So parents don’t like No Child Left Behind. They don’t like Common Core. They don’t like their children’s sagging test scores. They don’t like Wyoming’s mediocre graduation rate.
And so what is it, Wyoming?
It seems like every standard proposed by the state or federal departments of education is met with fierce resistance and talk of conspiracy.
Some in Wyoming believe education is slowly being turned over to a monolithic federal government. Others fear a United Nations plot.
Yet it’s troubling that every time standards are proposed and measurements (read: tests) required, Wyoming balks.
It’s easy to blame federal programs. To blame teaching to test. To blame teachers themselves.
But the truth is: Wyoming students are not performing.
More pointedly: Wyoming students are not performing in line with the fact that the state is among the biggest spenders per pupil in the nation.
It doesn’t make sense to relax or even toss out the standards we have just because some people believe the requirements (read: expectations) are some kind of government plot.
In order for Wyoming to truly be competitive and achieve great things, it must have a well-educated workforce.
Just mumbling something about local control won’t improve student results.
The only hope for Wyoming education is loftier standards and higher expectations, not less.
Speaking of expectations, how many parents take seriously the role they play in their child’s education? Too many of these same people who question the motivations behind standards and blame educators for poor student performance are just empty seats at back-to-school nights and parent-teacher conferences.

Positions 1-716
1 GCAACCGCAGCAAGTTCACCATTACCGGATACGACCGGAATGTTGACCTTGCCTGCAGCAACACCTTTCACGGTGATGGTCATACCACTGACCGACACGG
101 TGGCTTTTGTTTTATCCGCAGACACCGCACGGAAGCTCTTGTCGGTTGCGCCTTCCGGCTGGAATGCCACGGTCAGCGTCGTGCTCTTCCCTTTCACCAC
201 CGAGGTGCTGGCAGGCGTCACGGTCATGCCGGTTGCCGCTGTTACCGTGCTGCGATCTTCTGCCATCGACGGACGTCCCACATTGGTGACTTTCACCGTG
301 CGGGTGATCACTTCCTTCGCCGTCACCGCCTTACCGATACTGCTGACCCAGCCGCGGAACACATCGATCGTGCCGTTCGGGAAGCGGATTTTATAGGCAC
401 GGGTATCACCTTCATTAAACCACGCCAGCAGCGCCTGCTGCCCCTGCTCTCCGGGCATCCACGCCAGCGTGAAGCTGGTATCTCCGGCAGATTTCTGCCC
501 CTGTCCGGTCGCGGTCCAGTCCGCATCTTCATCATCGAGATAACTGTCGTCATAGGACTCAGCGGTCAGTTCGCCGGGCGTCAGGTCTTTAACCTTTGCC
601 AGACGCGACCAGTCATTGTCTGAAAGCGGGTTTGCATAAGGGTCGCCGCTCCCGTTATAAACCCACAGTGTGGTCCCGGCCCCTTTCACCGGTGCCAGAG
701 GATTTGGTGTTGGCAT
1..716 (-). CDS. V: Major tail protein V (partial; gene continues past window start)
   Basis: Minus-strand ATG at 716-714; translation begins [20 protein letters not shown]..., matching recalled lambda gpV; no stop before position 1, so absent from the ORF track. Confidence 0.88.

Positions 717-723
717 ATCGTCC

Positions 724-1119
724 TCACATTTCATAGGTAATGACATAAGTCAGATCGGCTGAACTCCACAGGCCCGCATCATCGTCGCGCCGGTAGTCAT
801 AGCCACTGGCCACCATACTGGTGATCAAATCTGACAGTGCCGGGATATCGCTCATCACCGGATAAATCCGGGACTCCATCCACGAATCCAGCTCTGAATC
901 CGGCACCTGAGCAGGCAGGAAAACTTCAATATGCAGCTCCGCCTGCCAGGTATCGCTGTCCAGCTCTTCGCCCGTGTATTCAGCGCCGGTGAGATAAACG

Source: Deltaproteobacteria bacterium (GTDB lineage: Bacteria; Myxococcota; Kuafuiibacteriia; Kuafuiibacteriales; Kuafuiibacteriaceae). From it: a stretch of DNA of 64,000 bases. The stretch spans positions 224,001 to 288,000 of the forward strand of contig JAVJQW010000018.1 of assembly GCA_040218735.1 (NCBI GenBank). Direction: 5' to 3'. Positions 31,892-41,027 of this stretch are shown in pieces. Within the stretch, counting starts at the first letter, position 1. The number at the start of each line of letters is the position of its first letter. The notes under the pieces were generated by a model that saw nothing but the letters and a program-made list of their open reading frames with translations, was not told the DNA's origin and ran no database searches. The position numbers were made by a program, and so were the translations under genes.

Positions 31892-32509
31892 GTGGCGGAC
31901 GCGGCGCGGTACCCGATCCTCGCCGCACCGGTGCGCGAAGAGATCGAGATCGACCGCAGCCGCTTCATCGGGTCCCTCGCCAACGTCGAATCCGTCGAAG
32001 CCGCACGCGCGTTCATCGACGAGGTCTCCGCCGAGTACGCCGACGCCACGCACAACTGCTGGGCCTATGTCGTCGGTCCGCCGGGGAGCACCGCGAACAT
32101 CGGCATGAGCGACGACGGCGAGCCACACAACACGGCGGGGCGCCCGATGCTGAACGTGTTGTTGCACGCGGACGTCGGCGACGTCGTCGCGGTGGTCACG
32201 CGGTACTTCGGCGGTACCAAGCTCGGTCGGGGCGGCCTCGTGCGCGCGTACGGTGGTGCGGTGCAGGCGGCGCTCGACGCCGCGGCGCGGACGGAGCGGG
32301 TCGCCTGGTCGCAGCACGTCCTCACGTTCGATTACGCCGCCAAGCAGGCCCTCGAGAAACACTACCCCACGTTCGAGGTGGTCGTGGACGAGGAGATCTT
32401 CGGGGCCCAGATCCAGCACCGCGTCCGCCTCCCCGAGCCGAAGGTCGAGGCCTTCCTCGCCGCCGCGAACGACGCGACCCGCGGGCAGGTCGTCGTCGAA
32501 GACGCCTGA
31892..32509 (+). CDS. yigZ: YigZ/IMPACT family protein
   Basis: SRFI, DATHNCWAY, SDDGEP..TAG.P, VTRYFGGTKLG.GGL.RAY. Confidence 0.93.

Frankly, it’s sad that one Casper area elementary school dutifully, but admirably, resorted to calling every parent and, if possible, their employer about parent-teacher conference schedules in order to enhance attendance, according to an earlier Star-Tribune story.
Parents must pay attention: Big changes are coming for education in Wyoming. And we’re not just talking about the new governor-appointed director of the Department of Education position now held by Rich Crandall.
According to a recent story by Star-Tribune education reporter Leah Todd, a new education accountability system in the works at the Wyoming Department of Education would hold schools accountable to a state-developed set of performance standards starting in the spring of 2015.
The new system is the rough equivalent of the federal accountability measures outlined in the No Child Left Behind Act. It would place Wyoming schools in one of four performance categories each year: exceeding expectations, meeting expectations, partially meeting expectations, not meeting expectations.
The plan would measure more than just student achievement, Todd reported. Such factors as student growth, student readiness and a school’s equity in dealing with at-risk or low-achieving students will all play into the equations used to determine a school’s achievement category, which in turn will trigger interventions from the state Department of Education in low-performing schools.
Schools failing to meet expectations will be required to report to the state Department of Education about why they failed and what steps the school is taking to help accelerate student performance, as the proposal is now written. If a school doesn’t meet expectations for two or more consecutive years, the legislation says, a state assistance team will develop turn-around strategies for each under-performing school.
We all must keep a keen eye on how the plan develops and is implemented. And provide constructive criticism (read: no conspiracy theories).
The goal, of course, is to set expectations for educators and students to meet. The ultimate goal is to create a climate in which Wyoming students prosper.
What lawmakers can’t legislate are expectations for parents.
And so what is it, Wyoming?